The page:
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Showing posts from February 12, 2017

Review: The Master Race

George Coulouris stars as a Nazi colonel during a period in WWII where it seems certain that Germany will be defeated. However, he devises a plan for surviving Nazi officers like himself to go to liberated countries and cause as much dissension amongst the peoples that it’s only a matter of time before the Nazis will take over. Coulouris, for his part, goes to the Belgian community of Kolar, on the verge of being liberated by Americans like Stanley Ridges’ Major. Coulouris assumes the identity of the brother of a local man whose family are distrusted by much of the community due to rumours of Nazi collaborators. From there he pretty much forces the remaining family members (Helen Beverly, Nancy Gates) to shut up about his charade. Osa Massen plays a local woman who has been knocked up to her shame by a German soldier who raped her, with Gigi Perreau as the little girl. Lloyd Bridges plays Massen’s recently returned brother, who used to be with Gates, until he finds out about her famil…

Review: The Spiral Road

Rock Hudson plays an ambitious, stridently non-religious young doctor in the 1930s who manoeuvres his way into joining famed doctor Burl Ives’ team dealing with leprosy and the like in colonial Indonesia. His goal is to get Ives to share his notes so that he can put them into a journal to be published, and presumably make Hudson famous. Unfortunately, he may end up losing his sanity in the process. Gena Rowlands is Hudson’s pretty girl back home, whilst the inimitable Reggie Nalder plays an imposing tribal leader/witch doctor named Burubi, and Geoffrey Keen is a missionary whom the somewhat pig-headed Hudson offends with his suggestions that the field of medicine should be taken away from missionaries.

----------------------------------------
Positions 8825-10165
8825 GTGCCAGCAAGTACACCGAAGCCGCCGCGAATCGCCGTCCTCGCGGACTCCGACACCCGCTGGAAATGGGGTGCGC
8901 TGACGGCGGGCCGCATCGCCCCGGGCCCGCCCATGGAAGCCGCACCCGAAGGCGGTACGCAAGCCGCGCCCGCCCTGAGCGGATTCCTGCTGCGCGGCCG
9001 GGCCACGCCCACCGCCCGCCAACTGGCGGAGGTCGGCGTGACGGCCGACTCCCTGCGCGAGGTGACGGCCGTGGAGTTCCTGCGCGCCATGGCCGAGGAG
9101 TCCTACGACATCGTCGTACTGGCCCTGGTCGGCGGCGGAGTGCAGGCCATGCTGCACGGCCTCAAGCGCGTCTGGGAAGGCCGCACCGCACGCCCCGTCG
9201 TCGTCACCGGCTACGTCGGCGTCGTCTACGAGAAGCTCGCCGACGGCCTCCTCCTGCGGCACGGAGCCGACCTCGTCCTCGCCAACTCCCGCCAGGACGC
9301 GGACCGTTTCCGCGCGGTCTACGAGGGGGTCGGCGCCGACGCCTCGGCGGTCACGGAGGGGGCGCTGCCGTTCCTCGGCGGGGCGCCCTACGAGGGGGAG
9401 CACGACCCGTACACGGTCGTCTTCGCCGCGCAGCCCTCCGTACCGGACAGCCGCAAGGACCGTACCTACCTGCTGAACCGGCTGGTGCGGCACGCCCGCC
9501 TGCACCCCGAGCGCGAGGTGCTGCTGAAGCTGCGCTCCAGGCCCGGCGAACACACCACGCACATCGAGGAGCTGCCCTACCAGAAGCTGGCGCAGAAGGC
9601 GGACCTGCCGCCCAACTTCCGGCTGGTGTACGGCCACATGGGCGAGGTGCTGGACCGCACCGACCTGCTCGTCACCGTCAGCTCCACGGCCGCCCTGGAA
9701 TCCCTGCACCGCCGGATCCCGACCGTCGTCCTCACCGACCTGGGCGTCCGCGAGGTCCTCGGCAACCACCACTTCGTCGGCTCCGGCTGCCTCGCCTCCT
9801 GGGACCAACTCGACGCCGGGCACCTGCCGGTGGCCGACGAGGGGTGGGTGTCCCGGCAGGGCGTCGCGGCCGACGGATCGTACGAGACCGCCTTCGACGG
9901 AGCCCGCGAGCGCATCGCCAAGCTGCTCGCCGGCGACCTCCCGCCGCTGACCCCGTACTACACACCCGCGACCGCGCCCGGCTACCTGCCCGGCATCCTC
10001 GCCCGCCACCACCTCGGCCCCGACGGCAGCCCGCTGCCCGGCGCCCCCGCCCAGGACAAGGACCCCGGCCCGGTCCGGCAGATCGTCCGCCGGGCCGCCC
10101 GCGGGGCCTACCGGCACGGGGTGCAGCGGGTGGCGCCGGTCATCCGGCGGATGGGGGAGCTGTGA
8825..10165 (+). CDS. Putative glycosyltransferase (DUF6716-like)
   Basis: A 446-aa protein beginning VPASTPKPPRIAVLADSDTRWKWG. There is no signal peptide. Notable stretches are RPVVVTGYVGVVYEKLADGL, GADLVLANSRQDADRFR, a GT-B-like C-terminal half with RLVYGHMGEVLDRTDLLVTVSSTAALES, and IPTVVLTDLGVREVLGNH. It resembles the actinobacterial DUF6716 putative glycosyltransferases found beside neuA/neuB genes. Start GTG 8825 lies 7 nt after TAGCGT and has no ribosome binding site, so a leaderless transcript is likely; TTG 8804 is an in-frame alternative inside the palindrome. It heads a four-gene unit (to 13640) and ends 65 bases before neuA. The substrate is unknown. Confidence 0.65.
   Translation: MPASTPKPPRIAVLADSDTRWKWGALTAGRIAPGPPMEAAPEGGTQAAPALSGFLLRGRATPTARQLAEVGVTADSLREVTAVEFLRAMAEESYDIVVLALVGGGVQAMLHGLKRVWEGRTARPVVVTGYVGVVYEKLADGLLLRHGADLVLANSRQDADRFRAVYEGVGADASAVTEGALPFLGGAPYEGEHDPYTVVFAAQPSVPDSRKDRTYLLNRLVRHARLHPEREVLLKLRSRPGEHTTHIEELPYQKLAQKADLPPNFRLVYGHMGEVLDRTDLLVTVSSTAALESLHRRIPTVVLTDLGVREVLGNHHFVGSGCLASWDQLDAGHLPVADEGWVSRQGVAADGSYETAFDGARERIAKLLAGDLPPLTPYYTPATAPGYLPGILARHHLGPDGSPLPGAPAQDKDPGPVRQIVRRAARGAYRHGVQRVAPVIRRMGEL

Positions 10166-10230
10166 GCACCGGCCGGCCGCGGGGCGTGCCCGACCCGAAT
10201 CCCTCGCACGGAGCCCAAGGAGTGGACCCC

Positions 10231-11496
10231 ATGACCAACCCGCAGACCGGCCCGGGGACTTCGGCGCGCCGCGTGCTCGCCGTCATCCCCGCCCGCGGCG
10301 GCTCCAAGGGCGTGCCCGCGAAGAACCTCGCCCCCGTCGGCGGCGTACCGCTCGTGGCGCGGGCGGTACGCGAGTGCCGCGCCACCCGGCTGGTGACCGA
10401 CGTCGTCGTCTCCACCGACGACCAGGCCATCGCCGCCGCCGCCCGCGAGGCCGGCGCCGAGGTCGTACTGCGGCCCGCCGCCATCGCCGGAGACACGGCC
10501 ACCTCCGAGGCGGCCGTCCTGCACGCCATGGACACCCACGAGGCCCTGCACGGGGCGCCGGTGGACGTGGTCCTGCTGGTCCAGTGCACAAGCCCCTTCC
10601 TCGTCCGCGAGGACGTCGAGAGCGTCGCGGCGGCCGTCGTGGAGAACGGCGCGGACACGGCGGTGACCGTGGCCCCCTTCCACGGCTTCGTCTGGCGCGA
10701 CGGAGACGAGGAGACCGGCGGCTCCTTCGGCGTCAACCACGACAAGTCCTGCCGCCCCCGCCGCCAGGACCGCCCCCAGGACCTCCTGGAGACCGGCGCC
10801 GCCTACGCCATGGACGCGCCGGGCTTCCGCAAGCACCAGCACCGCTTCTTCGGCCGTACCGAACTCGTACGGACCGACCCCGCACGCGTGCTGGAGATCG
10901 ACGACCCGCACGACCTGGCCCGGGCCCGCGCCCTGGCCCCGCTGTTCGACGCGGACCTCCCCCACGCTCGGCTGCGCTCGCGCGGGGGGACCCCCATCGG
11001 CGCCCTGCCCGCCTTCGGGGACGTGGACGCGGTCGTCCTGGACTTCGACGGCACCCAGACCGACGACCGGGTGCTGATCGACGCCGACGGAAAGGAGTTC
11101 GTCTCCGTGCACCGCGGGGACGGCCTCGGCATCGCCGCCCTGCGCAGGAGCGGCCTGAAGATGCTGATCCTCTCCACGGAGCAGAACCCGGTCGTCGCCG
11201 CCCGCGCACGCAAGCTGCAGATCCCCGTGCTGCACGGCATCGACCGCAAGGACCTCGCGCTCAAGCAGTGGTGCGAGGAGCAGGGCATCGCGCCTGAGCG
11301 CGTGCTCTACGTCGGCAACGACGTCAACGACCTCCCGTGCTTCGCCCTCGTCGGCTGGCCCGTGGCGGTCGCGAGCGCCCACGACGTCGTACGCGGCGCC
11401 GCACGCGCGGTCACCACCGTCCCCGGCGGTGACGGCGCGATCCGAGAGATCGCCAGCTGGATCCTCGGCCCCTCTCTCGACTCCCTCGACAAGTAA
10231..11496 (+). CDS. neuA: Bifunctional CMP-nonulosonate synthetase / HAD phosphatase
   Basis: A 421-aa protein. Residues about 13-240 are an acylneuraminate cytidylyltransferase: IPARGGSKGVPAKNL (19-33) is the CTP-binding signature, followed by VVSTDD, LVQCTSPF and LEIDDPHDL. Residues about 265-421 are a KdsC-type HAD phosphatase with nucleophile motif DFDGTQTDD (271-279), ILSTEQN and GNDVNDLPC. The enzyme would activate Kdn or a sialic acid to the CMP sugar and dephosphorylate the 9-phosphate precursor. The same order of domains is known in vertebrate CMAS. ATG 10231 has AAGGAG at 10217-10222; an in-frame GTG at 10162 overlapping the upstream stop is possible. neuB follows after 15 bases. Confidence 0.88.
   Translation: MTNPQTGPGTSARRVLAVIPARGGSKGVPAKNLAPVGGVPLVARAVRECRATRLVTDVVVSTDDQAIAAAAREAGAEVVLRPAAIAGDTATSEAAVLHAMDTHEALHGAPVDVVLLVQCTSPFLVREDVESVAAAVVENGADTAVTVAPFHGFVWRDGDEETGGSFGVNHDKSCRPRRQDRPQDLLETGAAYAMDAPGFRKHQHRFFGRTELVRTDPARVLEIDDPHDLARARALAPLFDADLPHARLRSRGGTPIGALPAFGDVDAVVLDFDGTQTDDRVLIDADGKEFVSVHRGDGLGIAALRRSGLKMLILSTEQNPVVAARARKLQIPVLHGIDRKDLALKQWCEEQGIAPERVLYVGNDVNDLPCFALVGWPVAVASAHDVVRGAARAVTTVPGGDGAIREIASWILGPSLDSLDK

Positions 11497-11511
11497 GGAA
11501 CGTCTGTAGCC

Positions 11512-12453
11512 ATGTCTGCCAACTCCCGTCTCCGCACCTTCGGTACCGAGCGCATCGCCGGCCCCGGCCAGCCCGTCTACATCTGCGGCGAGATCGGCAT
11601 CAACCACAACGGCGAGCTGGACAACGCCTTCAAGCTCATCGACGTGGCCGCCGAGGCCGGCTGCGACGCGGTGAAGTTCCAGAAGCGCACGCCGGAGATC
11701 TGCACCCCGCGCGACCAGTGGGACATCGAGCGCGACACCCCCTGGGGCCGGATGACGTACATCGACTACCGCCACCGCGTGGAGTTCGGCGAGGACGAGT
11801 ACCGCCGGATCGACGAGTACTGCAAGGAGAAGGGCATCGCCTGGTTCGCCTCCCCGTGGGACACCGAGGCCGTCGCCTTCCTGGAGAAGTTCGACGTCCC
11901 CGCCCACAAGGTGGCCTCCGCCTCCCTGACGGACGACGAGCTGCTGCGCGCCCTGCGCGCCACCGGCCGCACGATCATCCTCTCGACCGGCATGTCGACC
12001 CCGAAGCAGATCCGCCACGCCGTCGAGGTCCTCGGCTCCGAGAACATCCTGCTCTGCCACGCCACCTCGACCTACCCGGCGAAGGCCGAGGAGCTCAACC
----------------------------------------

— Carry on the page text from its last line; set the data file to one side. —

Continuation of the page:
Based on a Jan de Hertog novel, this 1962 flick from director Robert Mulligan (“To Kill a Mockingbird”) and writers John Lee Mahin and Neil Paterson has long been neglected if not derided. It’s not a perfect film, but for the life of me I can’t work out what everyone’s problem is. It’s …

Review: Freddy’s Dead: The Final Nightmare

Springwood resident Shon Greenblatt is targeted by Freddy Krueger (Robert Englund) who finally gets to the kid, but rather than kill him, decides he has other plans for him instead. He wipes the teenager’s memory and instructs him to find ‘her’. Next thing he’s wandering around in a daze before being picked up by the state, and thrown into a shelter for wayward teens as a ‘John Doe’. The shelter is run by counsellor Maggie (Lisa Zane) and dream therapist Doc (Yaphet Kotto). Maggie wants to jog ‘John Doe’s memory, so she drives him back to Springwood, but several of the other teens tag along unbeknownst to Maggie. At any rate, Springwood is a bizarro ghost town that is only populated by creepy adults, with all of the children gone thanks to Freddy Krueger, who it appears is looking for a long-lost relative. The other patients include stoner Breckin Meyer, tough boxer chick Lezlie Deane, and deaf kid Ricky Dean Logan. Several famous faces have cameos.

This 1991 Rachel Talalay (a long-ti…

Review: The Violent Men